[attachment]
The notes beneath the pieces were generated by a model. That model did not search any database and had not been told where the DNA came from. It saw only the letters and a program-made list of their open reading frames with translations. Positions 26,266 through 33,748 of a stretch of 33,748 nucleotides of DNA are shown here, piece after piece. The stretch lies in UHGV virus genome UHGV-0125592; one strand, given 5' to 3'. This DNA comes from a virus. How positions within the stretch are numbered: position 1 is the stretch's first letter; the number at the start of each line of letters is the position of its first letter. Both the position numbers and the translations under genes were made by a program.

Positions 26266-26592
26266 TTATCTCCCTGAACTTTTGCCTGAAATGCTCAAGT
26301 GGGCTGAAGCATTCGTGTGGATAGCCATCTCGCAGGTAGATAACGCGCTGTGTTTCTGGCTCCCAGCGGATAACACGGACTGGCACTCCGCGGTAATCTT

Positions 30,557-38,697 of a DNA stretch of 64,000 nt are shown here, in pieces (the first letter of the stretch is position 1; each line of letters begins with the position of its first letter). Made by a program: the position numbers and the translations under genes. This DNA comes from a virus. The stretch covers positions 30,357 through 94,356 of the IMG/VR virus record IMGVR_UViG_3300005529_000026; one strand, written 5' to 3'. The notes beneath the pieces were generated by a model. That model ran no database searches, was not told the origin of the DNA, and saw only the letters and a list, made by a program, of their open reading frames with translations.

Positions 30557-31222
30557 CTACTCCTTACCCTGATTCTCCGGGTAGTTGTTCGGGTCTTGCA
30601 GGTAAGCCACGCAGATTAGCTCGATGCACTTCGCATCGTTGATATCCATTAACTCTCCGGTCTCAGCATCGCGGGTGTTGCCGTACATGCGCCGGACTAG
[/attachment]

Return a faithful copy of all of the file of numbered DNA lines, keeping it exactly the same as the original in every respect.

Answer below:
The notes beneath the pieces were generated by a model. That model did not search any database and had not been told where the DNA came from. It saw only the letters and a program-made list of their open reading frames with translations. Positions 26,266 through 33,748 of a stretch of 33,748 nucleotides of DNA are shown here, piece after piece. The stretch lies in UHGV virus genome UHGV-0125592; one strand, given 5' to 3'. This DNA comes from a virus. How positions within the stretch are numbered: position 1 is the stretch's first letter; the number at the start of each line of letters is the position of its first letter. Both the position numbers and the translations under genes were made by a program.

Positions 26266-26592
26266 TTATCTCCCTGAACTTTTGCCTGAAATGCTCAAGT
26301 GGGCTGAAGCATTCGTGTGGATAGCCATCTCGCAGGTAGATAACGCGCTGTGTTTCTGGCTCCCAGCGGATAACACGGACTGGCACTCCGCGGTAATCTT

Positions 30,557-38,697 of a DNA stretch of 64,000 nt are shown here, in pieces (the first letter of the stretch is position 1; each line of letters begins with the position of its first letter). Made by a program: the position numbers and the translations under genes. This DNA comes from a virus. The stretch covers positions 30,357 through 94,356 of the IMG/VR virus record IMGVR_UViG_3300005529_000026; one strand, written 5' to 3'. The notes beneath the pieces were generated by a model. That model ran no database searches, was not told the origin of the DNA, and saw only the letters and a list, made by a program, of their open reading frames with translations.

Positions 30557-31222
30557 CTACTCCTTACCCTGATTCTCCGGGTAGTTGTTCGGGTCTTGCA
30601 GGTAAGCCACGCAGATTAGCTCGATGCACTTCGCATCGTTGATATCCATTAACTCTCCGGTCTCAGCATCGCGGGTGTTGCCGTACATGCGCCGGACTAG